In 2019, this high-performing discount retailer has plans to open more than 1,000 new stores, each on an acre of land, notes Jonathan Hipp of Calkain Cos.
To the uninitiated, there might not seem anything too sexy about discount department stores. To the savvy net lease investor, however, the category is as appealing as a night on the Riviera–especially if that dollar store is Dollar General.
First, some basics about the performance of this 90-year-old retail powerhouse. Based in Goodlettsville, Tenn., Dollar General currently operates some 15,000 stores in 44 states.
According to Net Lease Advisor (powered by Calkain), the firm has come off a respectable 2018, having posted net sales increases of 8.7 percent and same-store sales hikes of 2.4 percent. Further, cash flows from operations increased 32.5 percent to $1.5 billion last year. NOI on an average DG property is just north of $100,000 with an appealing sales price of $1.5 million.
HIGHER VISIBILITY AND HIGHER CAP RATES
Dollar General’s new store model (and, investors take notice: 2019 plans call for the unveiling of nearly 1,000 new stores) is roughly 9,100 square feet on a solid acre of land, with the ability to accommodate a minimum of 30 parking spaces. Yes, the locations trend toward tertiary markets. In fact, they typically appear in towns with a population of less than 20,000 people.
But Dollar General net lease properties maintain high visibility and full ingress/egress along retail corridors with good traffic. Higher cap rates (our quarterly cap rate report reveals that DG ended 2018 at 6.73 percent) and lower price points result in a larger pool of qualified buyers.
Virtually all of them are properties leased on an absolute net lease basis. Notice we said absolute. The difference between a standard net lease and an absolute are subtle but significant . . . and the difference accrues directly to the investor’s bottom line.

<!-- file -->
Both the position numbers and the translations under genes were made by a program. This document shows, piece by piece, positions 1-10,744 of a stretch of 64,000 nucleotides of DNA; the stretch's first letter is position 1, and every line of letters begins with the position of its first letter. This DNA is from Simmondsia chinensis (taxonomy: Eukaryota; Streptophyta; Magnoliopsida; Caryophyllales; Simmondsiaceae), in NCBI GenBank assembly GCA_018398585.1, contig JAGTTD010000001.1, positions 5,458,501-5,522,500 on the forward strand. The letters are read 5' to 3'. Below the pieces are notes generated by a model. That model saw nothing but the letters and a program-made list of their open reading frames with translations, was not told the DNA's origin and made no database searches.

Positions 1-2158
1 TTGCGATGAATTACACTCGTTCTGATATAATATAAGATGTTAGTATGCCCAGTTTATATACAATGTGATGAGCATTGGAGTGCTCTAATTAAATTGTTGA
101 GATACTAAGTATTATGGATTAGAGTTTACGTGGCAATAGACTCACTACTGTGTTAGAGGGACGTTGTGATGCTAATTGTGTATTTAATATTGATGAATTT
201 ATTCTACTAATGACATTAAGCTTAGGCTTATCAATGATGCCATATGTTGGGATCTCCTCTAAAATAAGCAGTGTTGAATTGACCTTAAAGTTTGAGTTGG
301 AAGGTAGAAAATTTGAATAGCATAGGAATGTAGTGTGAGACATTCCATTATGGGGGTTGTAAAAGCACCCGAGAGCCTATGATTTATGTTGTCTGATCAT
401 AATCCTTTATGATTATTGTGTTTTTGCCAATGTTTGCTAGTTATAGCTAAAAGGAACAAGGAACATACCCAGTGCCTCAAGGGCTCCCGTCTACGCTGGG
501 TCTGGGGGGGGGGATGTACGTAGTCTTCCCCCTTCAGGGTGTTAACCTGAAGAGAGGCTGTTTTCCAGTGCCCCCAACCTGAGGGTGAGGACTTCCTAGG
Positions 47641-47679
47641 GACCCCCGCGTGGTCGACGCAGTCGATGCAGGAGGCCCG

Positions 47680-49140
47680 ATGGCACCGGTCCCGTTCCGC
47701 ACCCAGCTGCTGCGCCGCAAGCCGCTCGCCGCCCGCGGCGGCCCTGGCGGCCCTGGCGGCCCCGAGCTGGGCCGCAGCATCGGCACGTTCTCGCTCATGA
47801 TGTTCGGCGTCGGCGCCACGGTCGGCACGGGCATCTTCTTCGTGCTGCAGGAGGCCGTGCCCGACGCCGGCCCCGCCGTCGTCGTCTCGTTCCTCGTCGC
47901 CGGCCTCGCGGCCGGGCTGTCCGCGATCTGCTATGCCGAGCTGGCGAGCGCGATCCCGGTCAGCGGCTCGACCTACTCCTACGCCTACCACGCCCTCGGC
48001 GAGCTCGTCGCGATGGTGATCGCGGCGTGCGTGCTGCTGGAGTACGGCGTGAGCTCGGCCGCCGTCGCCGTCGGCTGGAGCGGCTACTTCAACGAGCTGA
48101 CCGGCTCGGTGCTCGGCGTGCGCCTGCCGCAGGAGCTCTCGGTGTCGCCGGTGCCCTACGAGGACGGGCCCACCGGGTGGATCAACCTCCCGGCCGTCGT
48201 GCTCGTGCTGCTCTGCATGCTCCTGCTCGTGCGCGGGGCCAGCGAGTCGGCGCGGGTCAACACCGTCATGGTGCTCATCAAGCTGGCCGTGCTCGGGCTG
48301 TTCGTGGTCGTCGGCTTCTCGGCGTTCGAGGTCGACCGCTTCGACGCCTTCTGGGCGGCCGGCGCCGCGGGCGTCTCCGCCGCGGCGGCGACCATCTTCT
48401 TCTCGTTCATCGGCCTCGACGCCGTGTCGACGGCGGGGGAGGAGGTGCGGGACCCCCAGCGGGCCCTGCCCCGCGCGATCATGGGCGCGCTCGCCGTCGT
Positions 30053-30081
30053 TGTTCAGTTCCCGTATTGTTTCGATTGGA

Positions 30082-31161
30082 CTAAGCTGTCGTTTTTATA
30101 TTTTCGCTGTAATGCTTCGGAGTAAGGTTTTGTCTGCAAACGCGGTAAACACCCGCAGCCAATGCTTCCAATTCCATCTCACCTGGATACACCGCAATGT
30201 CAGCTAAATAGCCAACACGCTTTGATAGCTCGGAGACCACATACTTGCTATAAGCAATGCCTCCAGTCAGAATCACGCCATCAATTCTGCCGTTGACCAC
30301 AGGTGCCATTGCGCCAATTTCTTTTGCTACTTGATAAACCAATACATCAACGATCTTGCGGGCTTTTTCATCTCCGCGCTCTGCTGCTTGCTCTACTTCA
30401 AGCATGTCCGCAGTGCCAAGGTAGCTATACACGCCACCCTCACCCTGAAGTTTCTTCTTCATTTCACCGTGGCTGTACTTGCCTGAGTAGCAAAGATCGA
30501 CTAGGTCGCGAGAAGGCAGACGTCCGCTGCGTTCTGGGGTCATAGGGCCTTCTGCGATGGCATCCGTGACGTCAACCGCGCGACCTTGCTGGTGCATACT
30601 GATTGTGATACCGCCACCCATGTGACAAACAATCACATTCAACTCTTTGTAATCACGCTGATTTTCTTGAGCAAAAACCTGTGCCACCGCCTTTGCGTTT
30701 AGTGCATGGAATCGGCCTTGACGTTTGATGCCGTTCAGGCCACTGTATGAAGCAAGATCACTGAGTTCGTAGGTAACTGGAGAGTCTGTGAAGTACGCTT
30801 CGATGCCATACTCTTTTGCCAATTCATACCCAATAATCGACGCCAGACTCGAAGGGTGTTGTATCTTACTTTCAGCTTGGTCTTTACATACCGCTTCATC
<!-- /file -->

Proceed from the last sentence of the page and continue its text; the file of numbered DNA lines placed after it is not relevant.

Specifically, beyond the traditional property tax, insurance and maintenance costs that the tenant shoulders, in an absolute net lease, they also pick up the all expenses related to the building, including roof repairs. That’s why it’s often called a bondable or hell-or-high-water lease. Although some older DG stores might still be double-net leased, it seems to be the preferred agreement into which Dollar General will enter today.
And in a time of great shake-up in the retail sector, all Dollar General net leases come with both a corporate guarantee and 15-year initial terms. What is more, new leases the retailer signs usually include 10 percent bumps every five years and options―a perfect recipe for a passive investment deal for out-of-state investors.
On the surface, discount retail doesn’t have a very sexy ring. But if you’re a retail investor looking for as near to a safe-haven investment as you can find, look into Dollar General.
Read the article on cpexecutive.com